Code Challenge 07 - Twitter Sentiment Analysis - Review

Posted by PyBites on Sun 26 February 2017 in Challenges • 3 min read

It's end of the week again so we review the code challenge of this week. It's never late to join, just fork our challenges repo and start coding.

Possible solution / learning

Getting the data

First we let the data gathering script we provided run for 5 days and 10 hours. As promised we would do the analysis on 50 shades of darker:

$ nohup python getting_data.py 50 shades darker &

It ran Mon Feb 20 09:13 - Sat Feb 25 19:25 and collected > 10K tweets, storing them in data_1487581986.json

We kept it simple, question to be answered:

Is there overly positive or negative talk about 50 shades of darker on Twitter?

Enter TextBlob

TextBlob is a Python (2 and 3) library for processing textual data. It provides a simple API for diving into common natural language processing (NLP) tasks such as part-of-speech tagging, noun phrase extraction, sentiment analysis, classification, translation, and more.

It makes sentiment analysis very easy.

Code

Our script is here. What we did:

  • Import required libraries:

    from collections import defaultdict
    import json
    import sys
    
    from textblob import TextBlob
    

    If you want to follow along, create a virtual env and do a pip install -r requirements.txt (from subdirectory 07, after having cloned the challenges repo).

  • Each retrieved tweet (and its meta data) was stored as json by the data collector script. This generator retrieves them from the input file (further down):

    def get_tweets(input_file):
        with open(input_file) as f:
            for line in f.readlines():
                yield json.loads(line)
    
  • TextBlob Quickstart offers an easy API for sentiment analysis:

    The sentiment property returns a namedtuple of the form Sentiment(polarity, subjectivity). The polarity score is a float within the range [-1.0, 1.0].

    So we defined:

    def get_sentiment(polarity):
        if polarity < 0:
            return "negative"
        elif polarity == 0:
            return "neutral"
        else:
            return "positive"
    
  • We pass the script the data_1487581986.json file we collected on our server:

    if __name__ == "__main__":
        if len(sys.argv) < 2:
            print('please provide json data file')
            sys.exit(1)
    
        input_file = sys.argv[1]
    
        tweets = get_tweets(input_file)
    
  • We use a defaultdict to store the sentiments. We use a collections.defaultdict + set here (over the simpler collections.Counter) for two reasons: 1. ignore duplicate tweets, 2. store the texts for further inspection (see further down).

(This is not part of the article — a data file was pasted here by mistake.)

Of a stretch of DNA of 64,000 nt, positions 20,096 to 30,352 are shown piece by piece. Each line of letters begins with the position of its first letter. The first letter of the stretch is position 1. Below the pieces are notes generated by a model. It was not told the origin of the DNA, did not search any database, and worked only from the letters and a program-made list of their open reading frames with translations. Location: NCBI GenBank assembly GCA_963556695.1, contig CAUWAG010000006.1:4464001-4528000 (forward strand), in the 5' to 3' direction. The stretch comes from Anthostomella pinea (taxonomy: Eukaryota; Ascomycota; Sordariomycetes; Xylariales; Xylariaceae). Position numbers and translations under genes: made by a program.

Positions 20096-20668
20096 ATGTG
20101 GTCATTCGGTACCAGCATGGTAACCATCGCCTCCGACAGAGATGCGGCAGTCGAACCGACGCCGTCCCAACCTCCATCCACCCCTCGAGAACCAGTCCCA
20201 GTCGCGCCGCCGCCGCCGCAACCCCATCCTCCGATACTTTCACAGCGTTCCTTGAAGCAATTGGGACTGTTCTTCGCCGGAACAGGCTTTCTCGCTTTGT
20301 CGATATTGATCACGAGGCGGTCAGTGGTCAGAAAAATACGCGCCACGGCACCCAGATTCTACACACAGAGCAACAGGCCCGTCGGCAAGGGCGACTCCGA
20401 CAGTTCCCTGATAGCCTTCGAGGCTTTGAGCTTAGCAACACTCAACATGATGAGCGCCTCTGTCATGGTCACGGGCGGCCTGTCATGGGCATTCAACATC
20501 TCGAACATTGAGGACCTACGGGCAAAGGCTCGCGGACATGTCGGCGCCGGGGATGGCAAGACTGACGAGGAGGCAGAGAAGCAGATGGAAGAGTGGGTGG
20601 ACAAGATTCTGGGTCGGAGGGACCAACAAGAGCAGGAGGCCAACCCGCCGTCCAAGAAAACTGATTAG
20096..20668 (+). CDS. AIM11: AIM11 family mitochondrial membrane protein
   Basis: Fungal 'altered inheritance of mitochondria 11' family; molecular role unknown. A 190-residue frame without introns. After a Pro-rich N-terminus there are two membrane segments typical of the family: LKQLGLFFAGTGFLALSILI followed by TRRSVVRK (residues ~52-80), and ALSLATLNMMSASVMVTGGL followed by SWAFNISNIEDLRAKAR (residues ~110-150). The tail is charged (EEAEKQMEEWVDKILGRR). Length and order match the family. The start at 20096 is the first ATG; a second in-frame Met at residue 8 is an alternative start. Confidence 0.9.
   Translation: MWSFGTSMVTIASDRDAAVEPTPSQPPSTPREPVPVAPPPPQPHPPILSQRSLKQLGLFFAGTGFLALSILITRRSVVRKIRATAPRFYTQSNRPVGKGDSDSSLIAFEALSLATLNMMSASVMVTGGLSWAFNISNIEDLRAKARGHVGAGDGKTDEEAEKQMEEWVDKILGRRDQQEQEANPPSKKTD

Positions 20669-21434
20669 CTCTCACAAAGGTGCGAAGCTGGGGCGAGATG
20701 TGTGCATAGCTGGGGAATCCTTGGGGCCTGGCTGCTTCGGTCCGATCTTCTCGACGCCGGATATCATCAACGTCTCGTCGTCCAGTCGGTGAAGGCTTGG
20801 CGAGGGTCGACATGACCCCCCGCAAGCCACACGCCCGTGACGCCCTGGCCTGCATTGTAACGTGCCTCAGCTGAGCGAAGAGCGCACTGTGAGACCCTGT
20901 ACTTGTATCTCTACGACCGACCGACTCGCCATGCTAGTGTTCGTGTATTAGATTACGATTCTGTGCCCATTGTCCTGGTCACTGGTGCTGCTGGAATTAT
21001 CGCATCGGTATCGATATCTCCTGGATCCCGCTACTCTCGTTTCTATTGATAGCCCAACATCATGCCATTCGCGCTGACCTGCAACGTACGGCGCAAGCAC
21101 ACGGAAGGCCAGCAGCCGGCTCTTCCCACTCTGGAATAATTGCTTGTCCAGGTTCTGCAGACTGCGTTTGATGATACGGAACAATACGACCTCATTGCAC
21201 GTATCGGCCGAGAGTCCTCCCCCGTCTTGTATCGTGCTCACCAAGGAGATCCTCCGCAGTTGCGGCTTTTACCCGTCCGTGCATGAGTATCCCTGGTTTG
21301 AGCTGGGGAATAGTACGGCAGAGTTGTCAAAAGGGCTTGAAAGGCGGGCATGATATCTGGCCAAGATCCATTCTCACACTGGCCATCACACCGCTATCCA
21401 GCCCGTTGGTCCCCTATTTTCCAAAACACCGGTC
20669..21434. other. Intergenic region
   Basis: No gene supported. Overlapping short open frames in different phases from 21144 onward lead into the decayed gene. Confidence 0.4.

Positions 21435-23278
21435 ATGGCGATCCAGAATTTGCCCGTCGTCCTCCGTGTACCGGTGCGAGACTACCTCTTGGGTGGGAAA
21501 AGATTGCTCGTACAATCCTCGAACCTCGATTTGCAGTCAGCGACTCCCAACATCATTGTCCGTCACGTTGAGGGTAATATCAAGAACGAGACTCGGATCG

This really shows the magic of external libraries and a nice API: few lines of code, hiding complexity:

        sentiments = defaultdict(set)
    
        for tw in tweets:
            text = dict(tw)['text'].lower()
            blob = TextBlob(text)
            sent = get_sentiment(blob.sentiment.polarity)
            sentiments[sent].add(text)
    
  • Calculate percentages and print the results:

        total = sum(len(i) for i in sentiments.values())
    
        perc_pos = len(sentiments["positive"]) / total * 100
        perc_neg = len(sentiments["negative"]) / total * 100
        perc_neu = len(sentiments["neutral"]) / total * 100
    
        print("Analyzed {} tweets".format(total))
        print("Positive: {:.2f}%".format(perc_pos))
        print("Negative: {:.2f}%".format(perc_neg))
        print("Neutral: {:.2f}%".format(perc_neu))
    

The verdict

People talk mostly positive about the movie:

$ time python sentiment.py data_1487581986.json
Analyzed 10053 tweets
Positive: 33.85%
Negative: 13.86%
Neutral: 52.29%

Would be nice to break this down further, maybe by region. We wanted to look at gender, but this data was not provided by the Twitter API.

Some anonymous examples

We peaked at some tweets for validation. As you see it's not 100% correct (doubts marked with '?'), but it does give you a good indication:

neutral
-- 50 shades darker though.. oouuu. πŸ™†πŸ½
-- ❀🀴🏼❀ β€” watching 50 shades darker...
-- still don't know what to think of 50 shades darkerπŸ€”πŸ€”
---

positive
-- can't get over how amazing 50 shades darker is 😍
-- i enjoyed 50 shades darker very much
?-- that 50 shades darker was kind of sorry
---

negative
?-- still haven't seen 50 shades darker :(  
-- 50 shades darker might be the worst movie i've ever seen ...
-- 50 shades darker was terrible god i wish i could get those 2 hours back
---

Further reading

This great article by Real Python shows another Twitter Sentiment Analysis example adding Docker, Elasticsearch, Kibana to the mix.

Feedback

What was your solution? Feel free to share in the comments below.

We hope you enjoy these challenges. Please provide us feedback if we can improve anything ...

If you have an interesting challenge you want us to feature, don't hesitate to reach out to us.

>>> next(PyBites)

Get our 'Become a Better Python Developer' cheat sheet sent straight to your inbox by signing up for our Newsletter: